Reply
  5. Frank J. Oteri

    From my perspective, the people who show up should get some credit. I believe that the audience, being the folks who take time and/or resources out of their life to participate in art, deserve to be met halfway.

    Ah, but which members of the audience? Is it the ones who are attempting to attentively listen to the performers or the ones who think it’s O.K. to respond to a call mid piece, which you seem to imply is O.K.? As I argued before, I think the folks who chat on cellphones or to each other during a performance are even ruder to the folks in the audience who want to listen to the music and not someone’s intrusive conversation than they are to the musicians on stage who are frequently thankfully so engrossed in what they are doing as to be oblivious to the distraction.

    Sure, that makes being a listener tougher. [...] We’re patient with performers, and often hear them out, why be so demanding of the audience?

    Again what audience? You seem to be contradicting yourself here. On the one hand you want to make it harder for audiences to actually pay attention and on the other you want to make it easier for folks to be, well, rude.

    Different listening environments come with their own social norms, but I think a lot of these stifle critical reactions from an audience by dictating what is “allowed.” The result is a critical echo chamber for the performer.

    Every social situation comes with protocols. And it is not insensitive to individual personal expression to encourage following protocols which make experiences more fulfilling for a plurality. For example, putting your feet on an empty seat on a train or a bus might give you greater personal comfort, but it will dirty the pants of the next person who sits there. Which means you should not do it. Ever.

    It’s annoying when folks stand in front of a painting at a museum, not looking at it and casually chatting, sometimes at length, blocking it from folks who actually want to look at it. But at least they eventually go away and seeing the painting becomes possible. Live music exists in real time. You can’t press rewind to rehear what was interrupted by the cellphone call.

    Of course, you might take a deeper listening perspective and contend that the listening experience requires being attuned to every sonic event that is going on around you, the music being performed on stage as well as the random traffic sounds outside, an overly loud heating pipe or air conditioner, and, yes, even the coughs and intrusive conversations from some members of the audience. If that is the case, you have transcended the need to listen to any specific music and therefore have no need to attend concerts, listen to recordings, etc. The entire flow of life is music. (Although if you are the one listening that deeply, you’re certainly not the one interrupting things around you with your own ego.) Cage advocated such listening and people like Pauline Oliveros have refined such listening strategies transforming them back into a profoundly musical performance practices.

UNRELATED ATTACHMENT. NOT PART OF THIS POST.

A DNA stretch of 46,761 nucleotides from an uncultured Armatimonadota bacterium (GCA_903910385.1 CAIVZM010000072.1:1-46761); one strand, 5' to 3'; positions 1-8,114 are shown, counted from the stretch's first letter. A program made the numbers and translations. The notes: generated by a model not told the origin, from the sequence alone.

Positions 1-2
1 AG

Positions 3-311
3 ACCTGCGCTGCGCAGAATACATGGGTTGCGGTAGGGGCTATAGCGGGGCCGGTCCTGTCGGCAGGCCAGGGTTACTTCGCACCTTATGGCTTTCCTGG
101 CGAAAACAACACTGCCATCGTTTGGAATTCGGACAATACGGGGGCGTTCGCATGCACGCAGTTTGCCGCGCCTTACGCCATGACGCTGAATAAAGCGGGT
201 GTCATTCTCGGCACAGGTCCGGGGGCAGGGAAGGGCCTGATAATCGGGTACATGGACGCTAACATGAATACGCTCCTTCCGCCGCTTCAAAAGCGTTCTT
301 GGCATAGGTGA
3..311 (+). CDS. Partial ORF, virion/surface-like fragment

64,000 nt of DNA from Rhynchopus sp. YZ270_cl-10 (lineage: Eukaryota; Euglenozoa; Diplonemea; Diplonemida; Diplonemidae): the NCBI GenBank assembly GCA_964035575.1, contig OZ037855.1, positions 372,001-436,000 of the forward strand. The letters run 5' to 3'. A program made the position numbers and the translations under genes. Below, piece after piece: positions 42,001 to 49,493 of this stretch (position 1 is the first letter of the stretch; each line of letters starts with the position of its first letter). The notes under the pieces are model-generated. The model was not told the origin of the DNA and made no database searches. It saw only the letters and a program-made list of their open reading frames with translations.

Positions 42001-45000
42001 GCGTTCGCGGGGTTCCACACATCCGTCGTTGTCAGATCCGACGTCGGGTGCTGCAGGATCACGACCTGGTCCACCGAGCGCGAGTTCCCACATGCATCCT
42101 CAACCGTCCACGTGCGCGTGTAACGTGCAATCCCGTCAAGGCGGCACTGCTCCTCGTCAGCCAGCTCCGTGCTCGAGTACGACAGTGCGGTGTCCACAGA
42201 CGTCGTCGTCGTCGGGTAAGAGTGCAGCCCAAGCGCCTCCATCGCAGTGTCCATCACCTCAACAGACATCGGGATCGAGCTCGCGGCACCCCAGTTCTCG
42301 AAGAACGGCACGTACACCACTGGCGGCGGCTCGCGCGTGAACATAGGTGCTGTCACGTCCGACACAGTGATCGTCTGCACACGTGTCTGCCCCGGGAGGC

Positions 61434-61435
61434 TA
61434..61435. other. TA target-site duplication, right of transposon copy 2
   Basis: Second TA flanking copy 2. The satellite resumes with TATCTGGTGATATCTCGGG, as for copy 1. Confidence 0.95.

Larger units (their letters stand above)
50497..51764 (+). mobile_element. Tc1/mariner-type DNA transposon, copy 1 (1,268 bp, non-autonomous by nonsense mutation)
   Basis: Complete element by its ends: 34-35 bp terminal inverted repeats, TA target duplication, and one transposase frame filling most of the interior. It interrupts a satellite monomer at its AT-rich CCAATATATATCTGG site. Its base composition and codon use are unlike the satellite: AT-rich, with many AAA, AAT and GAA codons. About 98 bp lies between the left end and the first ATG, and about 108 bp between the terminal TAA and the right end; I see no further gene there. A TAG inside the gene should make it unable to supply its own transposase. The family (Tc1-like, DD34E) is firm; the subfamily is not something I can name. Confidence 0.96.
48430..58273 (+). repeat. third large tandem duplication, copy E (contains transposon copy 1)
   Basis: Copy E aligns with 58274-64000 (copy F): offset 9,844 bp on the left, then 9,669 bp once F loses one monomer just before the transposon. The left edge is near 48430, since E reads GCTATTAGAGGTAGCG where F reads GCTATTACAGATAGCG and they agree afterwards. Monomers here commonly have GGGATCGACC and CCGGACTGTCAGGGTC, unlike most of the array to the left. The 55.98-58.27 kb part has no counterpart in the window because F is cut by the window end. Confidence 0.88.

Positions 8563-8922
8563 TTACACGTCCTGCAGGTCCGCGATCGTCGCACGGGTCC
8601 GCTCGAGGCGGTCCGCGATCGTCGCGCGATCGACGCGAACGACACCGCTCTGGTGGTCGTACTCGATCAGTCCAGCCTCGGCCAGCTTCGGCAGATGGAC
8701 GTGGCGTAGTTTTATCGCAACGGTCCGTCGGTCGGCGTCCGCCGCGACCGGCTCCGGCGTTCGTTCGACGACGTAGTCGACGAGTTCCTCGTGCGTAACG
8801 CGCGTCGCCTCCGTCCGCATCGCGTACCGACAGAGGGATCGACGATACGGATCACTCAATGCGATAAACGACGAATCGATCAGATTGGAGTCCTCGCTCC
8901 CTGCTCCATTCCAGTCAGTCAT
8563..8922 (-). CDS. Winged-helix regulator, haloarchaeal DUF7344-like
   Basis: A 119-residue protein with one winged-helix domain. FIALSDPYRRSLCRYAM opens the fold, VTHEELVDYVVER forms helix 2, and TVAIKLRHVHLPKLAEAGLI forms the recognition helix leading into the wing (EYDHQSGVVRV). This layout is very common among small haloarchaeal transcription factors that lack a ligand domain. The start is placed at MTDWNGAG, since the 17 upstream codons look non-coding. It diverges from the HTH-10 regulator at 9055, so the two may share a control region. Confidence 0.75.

I think it’s reasonable for an audience to respond to an artist if they are being confronted by a work of art.

    Is it reasonable for someone else in the audience to respond to that response? If so, it could be more like the beginning of a riot than any concert I would want to attend. There’s a famous anecdote about Charles Mingus playing a set in a jazz club during which two women would not stop talking. At one point, he motioned for everyone in his group to stop playing and just stand there. Someone shouted at him to continue and he said, “I’m waiting for them to finish their solo.” Now that’s an interactive performance I would have wanted to have been at!

    Reply
  6. fwwscout

    Glenn Gould defined ECSTASY as: “a delicate thread binding together music, performance, performer and listener in a web of shared awareness, of “innerness”"

    Perhaps the idea of listening being a transcendent experience ought to be more fully considered in this discussion.

    Reply
  7. vishrant

    listening.
    Constance Lambert spoke to this in his book in the 30′s. Psychological studies and my own experience say you do 2 things badly when u do 2 things simultaneously.tia

    Reply